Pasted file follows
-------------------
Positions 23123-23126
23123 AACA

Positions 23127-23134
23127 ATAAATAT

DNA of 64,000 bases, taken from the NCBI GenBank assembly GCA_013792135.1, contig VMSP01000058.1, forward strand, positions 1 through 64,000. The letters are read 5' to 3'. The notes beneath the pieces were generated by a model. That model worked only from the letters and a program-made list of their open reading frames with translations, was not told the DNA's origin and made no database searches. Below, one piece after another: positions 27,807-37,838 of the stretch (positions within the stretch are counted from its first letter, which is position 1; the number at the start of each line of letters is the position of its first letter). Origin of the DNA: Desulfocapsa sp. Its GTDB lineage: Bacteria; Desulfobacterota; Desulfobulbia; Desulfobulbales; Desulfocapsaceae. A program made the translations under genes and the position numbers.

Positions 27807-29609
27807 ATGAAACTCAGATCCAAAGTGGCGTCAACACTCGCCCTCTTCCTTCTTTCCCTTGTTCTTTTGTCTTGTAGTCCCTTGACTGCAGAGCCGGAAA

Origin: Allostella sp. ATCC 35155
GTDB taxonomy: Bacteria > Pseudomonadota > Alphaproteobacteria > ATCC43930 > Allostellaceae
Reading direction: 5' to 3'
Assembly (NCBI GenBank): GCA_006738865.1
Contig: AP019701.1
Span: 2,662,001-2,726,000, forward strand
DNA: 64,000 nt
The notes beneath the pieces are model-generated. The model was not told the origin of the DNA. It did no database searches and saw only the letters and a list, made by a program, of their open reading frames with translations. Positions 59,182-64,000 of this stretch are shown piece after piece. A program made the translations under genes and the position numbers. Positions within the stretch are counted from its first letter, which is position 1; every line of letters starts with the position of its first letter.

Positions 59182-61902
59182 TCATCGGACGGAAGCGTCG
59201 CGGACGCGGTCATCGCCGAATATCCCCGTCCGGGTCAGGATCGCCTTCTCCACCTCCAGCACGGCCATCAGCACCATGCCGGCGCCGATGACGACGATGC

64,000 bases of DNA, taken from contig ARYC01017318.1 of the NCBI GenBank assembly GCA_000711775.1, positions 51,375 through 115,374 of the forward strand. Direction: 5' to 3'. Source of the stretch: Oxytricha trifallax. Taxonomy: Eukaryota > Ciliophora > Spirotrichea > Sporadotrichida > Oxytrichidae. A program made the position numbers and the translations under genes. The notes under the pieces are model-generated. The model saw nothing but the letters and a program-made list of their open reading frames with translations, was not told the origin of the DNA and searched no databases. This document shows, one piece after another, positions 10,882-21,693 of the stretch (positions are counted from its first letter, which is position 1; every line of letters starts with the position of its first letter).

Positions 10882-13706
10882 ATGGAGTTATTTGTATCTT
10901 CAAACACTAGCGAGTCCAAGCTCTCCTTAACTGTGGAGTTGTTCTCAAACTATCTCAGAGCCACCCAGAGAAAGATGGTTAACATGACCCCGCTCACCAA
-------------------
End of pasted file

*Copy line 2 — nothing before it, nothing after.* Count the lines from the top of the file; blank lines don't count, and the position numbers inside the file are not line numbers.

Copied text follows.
23123 AACA